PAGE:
Arts and Culture

Review: Afrique en Cirque defies all scientific principles at Factory International’s The Welcome

Kickstarting Factory International’s The Welcome, Aviva Studios played host to Afrique en Cirque – delivering a spectacular display which wooed and shocked its audience on an unforgettable night.

The group descend from Kalabanté Production – a non-profit organisation based in Montreal and Guinea who provide multidisciplinary circus and traditional African performances.

Performers skilfully conducted the crowd’s emotional tempo, orchestrating a rollercoaster of feelings that swiftly transitioned from moments of breathtaking beauty to high-intensity acrobatics.

The entire narrative unfolded against the backdrop of an exceptionally talented musical ensemble, where the rhythmic heartbeat was masterfully curated by expert drumming. The journey seamlessly blended the timeless resonance of classic African instruments with the contemporary allure of a bass guitar and saxophone.

The show unfurled its magic by whisking the audience away to a traditional African village, swiftly immersing them in scenes of a holistic lifestyle as they stage became a canvas depicting a vivid contrast to the hustle and bustle of Manchester life.

This tranquillity was abruptly disrupted by the primal pulse of a beating drum, and with a burst of energy, contortionists and acrobats took the stage moving in perfect unison to the collective amazement of the audience.

As the tempo rose sharp cries in the Kpelle language echoed through the room – a constant reminder to the patrons of their cultural heritage, which added a direct connection to the roots and traditions that formed the heartbeat of the show.

Suddenly the music stopped and created a hushed anticipation as a simple hoop entered the stage, its beauty derived from its elegant simplicity.

The show’s lead Yamoussa Bangoura stepped into the hoop and transformed the vessel into a captivating dance. With unparalleled elegance and grace, he embarked on a continuous spiral, each movement perfectly synchronized with the melodic notes of a skilfully executed piano.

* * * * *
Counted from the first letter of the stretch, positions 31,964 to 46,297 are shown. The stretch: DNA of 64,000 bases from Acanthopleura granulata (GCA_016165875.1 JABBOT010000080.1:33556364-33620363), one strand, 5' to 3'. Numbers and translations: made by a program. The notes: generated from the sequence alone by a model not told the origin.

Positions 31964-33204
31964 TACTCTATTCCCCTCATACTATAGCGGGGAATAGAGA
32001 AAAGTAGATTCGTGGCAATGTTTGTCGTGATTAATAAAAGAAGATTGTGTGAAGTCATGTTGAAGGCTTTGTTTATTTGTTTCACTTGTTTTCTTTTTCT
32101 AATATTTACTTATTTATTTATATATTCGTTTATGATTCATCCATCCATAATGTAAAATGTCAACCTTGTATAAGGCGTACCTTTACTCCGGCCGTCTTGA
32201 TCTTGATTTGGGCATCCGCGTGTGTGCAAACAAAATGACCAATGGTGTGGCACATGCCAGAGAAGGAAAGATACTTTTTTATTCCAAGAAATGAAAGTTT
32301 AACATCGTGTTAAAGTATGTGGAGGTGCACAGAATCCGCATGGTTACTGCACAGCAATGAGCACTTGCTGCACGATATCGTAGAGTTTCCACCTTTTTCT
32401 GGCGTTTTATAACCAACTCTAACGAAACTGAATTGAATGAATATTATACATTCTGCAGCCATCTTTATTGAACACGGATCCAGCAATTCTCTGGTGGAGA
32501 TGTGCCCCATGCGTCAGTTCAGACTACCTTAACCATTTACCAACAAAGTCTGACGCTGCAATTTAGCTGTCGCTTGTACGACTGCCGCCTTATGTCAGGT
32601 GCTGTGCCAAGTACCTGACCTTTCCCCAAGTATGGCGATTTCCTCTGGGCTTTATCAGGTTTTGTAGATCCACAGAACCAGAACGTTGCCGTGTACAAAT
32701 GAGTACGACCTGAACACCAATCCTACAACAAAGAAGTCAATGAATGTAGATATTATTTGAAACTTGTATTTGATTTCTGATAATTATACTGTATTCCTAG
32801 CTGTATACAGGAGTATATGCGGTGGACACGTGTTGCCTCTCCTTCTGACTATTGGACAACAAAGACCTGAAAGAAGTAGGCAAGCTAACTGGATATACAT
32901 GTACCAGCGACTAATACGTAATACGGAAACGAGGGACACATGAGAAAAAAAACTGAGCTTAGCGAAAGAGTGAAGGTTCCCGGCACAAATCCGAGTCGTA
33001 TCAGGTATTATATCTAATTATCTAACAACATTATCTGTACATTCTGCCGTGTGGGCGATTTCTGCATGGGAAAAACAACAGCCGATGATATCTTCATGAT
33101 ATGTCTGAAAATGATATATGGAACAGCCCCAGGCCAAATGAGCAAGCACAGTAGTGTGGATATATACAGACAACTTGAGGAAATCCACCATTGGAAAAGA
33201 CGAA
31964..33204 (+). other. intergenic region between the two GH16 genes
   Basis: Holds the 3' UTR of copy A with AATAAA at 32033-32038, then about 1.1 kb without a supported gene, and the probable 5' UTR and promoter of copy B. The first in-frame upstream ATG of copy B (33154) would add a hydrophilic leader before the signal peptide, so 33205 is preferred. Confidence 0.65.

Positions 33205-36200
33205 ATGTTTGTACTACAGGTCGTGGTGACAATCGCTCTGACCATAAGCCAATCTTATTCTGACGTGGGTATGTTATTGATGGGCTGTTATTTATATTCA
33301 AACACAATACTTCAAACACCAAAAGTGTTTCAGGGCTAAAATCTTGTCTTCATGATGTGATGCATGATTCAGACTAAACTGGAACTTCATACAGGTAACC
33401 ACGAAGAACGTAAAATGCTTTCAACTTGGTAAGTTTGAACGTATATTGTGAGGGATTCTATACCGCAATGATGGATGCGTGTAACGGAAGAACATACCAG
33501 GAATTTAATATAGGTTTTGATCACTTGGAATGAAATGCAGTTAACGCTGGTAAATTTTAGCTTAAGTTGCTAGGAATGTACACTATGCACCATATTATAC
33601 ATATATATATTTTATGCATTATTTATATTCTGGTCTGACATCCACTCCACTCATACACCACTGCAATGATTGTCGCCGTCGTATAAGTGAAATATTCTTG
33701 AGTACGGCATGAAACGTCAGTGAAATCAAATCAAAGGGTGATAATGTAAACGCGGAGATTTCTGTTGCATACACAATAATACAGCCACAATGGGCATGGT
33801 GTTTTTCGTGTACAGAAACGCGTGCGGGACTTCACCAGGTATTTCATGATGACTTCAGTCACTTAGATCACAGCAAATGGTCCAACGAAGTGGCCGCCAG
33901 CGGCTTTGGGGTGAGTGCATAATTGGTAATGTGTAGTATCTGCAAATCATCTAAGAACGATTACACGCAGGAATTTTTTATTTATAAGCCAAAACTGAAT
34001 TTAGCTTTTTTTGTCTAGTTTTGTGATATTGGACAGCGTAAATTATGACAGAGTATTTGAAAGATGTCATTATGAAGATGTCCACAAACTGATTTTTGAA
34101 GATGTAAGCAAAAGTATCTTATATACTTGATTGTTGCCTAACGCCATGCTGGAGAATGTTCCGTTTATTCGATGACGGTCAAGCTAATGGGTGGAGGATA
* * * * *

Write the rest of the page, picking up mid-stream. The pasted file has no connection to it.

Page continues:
As the audience still lingered in awe, they were swiftly transported back to the familiar village setting, where the cast embarked on a seemingly ordinary fishing. However, the catch of the day tuned out to be far from the expected, unravelling a mesmerising display of contortionist artistry.

Mohamed Ben Sylla’s performance was met with gasps of shock and disbelief. Many couldn’t help but cover their eyes, yet the irresistible allure of the spectacle kept them unable to look away. Gasps and shouts of “Oh my god” filled the room – Isac Newton might find himself scratching his scratching his head as he continued to defy the established laws of physics.

The reintroduction of the entire cast signalled a grand finale, providing a final opportunity for each performer to showcase feats of incredible skill and balance.

A standout moment unfolded when every performer came together to create a human pyramid. With a sudden and unexpected twist two cast members were swiftly removed from the bottom of the structure – and in a breathtaking manoeuvre, the remaining performers defied gravity, leaving the audience in a state of shock and awe. Bodies hung from the air, forming a mesmerizing and electric configuration to a chorus of amazement from the captivated onlookers.

For me, the show beautifully encapsulated the space at Aviva Studios through their impeccable set design and embodied the message of Factory International. It brought diversity, excitement and celebration of the arts – all at a reasonable price for Mancunians.

Afrique en Cirque is on until 15 November. Tickets are available here.

Images courtesy of Factory International: Peter Graham

Join the discussion

Notify of
Inline Feedbacks
View all comments

Related Articles